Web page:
Just as I was about to head from the kitchen to the office to write an article about Slow Money for this issue of the GreenMoney Journal, a story appeared on CNN about Whoa Nellie Farm in Acme, Pennsylvania. I had no choice but to start here.
When, due to Covid-19 supply chain disruptions, the farm’s Pittsburgh-based milk processor stopped purchasing their milk, they ramped up a 30-gallon-per-hour bottling and pasteurization operation on the farm and put out a call to their community. Before long, there was a line of cars down the street and they were expanding to 45 gallons per hour. “It has been wonderful to see the community coming together like this. Everyone is so happy to get their milk from a local dairy again, to know where their food comes from. No one wants to see us dumping milk…”
Whoa Nellie, indeed. Whoa, pandemic! Whoa, Wall Street! Whoa, Main Street! Whoa empty streets and empty skies! Whoa food grown for export! Whoa fast food and fast money and 30,000 Dow and runaway financialization and globalization! Have we lost our senses?? Will we rush back to business as usual when the pandemic is over? Or will this time be different?
The structural problems of the food system mirror structural problems in finance. Ultra-fast trading and ultra-pasteurization are twins. Over dependence on distant markets and complex intermediation make us insecure.
Thoreau wrote, “A man is wealthy to the extent he can afford to leave things alone.” Leaving aside the rich discussion we could have about that observation, let’s adapt the spirit of it thus: “A community is rich to the extent it can afford to feed itself.”
Whoa Nellie, indeed.
Since 2010, the Slow Money movement has been Whoa Nellie-ing its way towards a systemic response, encouraging groups of individual investors to come together to put money to work in support of small, diversified organic/regenerative farms. I use the backslash there because I am not particularly enamored of the recent rush to the term regenerative. That said, neither am I against it. It’s a perfectly good word. But I am concerned about the way we constantly feel the need to trade in common sense and direct action for new terminology and the latest distant shiny object, whether that object be a financial derivative or a new, fancy name for longstanding principles of sound cultivation and stewardship.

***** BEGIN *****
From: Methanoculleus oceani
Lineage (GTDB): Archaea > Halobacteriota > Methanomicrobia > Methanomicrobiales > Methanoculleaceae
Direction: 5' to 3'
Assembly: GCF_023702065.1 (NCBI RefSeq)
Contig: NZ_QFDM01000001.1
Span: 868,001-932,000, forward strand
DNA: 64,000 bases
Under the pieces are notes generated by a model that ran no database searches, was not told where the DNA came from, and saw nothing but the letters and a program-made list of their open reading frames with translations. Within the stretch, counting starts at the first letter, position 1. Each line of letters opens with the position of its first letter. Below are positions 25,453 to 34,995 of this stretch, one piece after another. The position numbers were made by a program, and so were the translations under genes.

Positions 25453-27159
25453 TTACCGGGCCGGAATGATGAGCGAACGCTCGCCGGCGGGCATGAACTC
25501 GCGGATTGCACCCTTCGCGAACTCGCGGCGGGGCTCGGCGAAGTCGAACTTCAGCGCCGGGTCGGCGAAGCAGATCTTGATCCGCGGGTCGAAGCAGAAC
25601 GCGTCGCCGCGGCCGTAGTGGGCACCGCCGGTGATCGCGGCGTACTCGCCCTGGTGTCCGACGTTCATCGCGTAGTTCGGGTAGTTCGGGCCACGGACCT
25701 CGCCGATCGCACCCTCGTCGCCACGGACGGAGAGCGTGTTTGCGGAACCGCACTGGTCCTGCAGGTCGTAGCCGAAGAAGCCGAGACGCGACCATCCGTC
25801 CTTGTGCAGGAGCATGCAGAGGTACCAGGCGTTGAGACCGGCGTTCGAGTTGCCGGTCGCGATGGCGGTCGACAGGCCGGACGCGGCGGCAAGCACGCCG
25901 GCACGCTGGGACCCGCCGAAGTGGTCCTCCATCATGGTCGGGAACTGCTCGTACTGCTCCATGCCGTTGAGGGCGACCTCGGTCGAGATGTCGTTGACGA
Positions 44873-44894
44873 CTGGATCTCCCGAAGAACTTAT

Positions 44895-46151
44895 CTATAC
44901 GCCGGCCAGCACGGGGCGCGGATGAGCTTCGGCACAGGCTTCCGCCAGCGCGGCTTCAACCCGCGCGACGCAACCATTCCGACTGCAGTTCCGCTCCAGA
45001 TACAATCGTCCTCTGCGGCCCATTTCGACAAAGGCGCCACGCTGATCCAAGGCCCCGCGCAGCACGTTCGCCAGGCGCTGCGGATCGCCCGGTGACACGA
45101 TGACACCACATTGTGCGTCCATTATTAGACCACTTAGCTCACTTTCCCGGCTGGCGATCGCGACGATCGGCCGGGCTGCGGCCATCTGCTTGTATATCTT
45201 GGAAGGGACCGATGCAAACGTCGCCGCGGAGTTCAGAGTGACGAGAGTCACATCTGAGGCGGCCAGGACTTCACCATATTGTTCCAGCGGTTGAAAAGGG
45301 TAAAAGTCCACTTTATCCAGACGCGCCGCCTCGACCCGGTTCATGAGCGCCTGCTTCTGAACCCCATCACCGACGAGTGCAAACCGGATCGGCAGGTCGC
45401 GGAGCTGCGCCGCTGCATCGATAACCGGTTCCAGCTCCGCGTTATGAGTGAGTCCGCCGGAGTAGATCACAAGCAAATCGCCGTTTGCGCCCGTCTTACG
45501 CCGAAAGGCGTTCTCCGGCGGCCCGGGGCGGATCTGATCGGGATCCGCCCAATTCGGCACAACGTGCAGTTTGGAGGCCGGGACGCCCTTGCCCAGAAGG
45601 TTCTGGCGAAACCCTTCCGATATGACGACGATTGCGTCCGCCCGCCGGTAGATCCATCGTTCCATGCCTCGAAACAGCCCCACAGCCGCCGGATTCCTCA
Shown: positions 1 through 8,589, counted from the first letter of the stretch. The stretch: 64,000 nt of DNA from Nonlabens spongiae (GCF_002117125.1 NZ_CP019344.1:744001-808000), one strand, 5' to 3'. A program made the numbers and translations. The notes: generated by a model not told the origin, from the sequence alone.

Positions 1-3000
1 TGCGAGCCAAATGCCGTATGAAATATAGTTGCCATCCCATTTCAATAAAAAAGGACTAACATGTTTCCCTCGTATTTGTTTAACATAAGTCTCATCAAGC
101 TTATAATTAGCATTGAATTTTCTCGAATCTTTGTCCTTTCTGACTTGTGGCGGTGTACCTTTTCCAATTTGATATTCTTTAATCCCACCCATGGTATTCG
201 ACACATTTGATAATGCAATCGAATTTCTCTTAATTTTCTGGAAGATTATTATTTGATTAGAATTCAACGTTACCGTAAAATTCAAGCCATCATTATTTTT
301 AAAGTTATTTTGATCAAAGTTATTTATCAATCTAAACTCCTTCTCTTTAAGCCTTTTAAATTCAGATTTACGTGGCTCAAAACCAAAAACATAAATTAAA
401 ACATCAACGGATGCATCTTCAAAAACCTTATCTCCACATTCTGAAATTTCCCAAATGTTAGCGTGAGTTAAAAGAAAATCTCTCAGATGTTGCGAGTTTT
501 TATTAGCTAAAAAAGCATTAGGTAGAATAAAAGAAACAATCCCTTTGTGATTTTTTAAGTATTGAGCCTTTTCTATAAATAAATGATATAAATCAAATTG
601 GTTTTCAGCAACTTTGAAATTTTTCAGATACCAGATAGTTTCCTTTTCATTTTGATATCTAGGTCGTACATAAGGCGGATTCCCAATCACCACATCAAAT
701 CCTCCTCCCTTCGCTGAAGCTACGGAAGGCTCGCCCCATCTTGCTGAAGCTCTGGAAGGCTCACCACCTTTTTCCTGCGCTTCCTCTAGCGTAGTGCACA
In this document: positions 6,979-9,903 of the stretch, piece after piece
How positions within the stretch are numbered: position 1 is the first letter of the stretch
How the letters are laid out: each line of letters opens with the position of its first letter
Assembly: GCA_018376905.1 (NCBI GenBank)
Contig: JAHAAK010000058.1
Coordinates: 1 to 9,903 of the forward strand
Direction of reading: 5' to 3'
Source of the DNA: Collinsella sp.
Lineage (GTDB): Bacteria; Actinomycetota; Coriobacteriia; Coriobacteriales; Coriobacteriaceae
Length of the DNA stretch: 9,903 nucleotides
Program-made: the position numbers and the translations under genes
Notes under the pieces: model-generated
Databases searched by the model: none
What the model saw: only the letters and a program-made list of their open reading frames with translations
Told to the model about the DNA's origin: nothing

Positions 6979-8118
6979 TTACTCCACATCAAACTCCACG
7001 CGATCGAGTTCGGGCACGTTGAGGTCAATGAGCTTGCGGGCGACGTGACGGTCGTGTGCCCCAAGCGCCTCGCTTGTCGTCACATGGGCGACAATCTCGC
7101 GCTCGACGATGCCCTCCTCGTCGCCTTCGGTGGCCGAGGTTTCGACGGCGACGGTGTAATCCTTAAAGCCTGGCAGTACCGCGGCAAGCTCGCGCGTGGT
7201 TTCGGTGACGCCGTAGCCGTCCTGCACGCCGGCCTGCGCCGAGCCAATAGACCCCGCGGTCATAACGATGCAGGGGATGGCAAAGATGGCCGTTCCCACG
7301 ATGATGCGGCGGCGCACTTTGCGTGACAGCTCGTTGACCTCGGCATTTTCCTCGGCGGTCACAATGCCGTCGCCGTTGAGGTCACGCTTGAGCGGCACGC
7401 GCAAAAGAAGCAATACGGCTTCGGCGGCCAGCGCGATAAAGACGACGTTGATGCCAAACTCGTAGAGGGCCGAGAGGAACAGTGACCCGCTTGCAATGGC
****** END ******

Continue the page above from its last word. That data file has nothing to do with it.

As just one case in point, check out the caption to the photo on the front page of the New York Times, April 22, 1970, the first Earth Day:
I hope formatting will allow you to make it out, but in that photo caption are the words “a call for the regeneration of a polluted environment.”
Folks are now talking about regenerative economics as well as regenerative agriculture. The conversations are elegant, systemic, nuanced. Some come with elaborate models. Some come with formal certification schemes. To which we might wonder, in the spirit of Whoa Nellie, whether we are going to chase the rabbit all the way down the hole until we arrive at Certified Local. Or Certified Common Sense. Or Certified Neighborly. Or Certified Community.
That is coming off a bit crankier than I intend. But I am very concerned about whether we have the wherewithal, here in the home of fast food, here in the home of Wall Street and Silicon Valley, to bend the arc of history, 50 years after the first Earth Day, to take back control of runaway economic forces, runaway forces of globalization and urbanization and industrialization and militarization and commodification and consolidation and intermediation.
Slow Money’s contribution to this cultural conversation is local and direct. Since 2010, more than $75 million has flowed, via volunteer-led slow money activities in dozens of communities, to over 750 local, organic farms and food enterprises, in amounts ranging from a few thousand dollars to a few million. Most recently, we’ve seen the emergence of SOIL groups—SOIL as in Slow Opportunities for Investing Locally—that take in charitable donations and make 0% loans by majority vote of donor members.
Today, kicked in the gut by the pandemic, we all find ourselves wondering if this time will be different. Earth Day felt different to the 20 million Americans who marched in 1970 in thousands of places around the country. Think about that for a second. 20 million Americans in thousands of places. And it felt different when Greta Thunberg stood in front of the UN General Assembly last fall and admonished us to stop chasing “fairy tales of endless economic growth.” It really did feel different.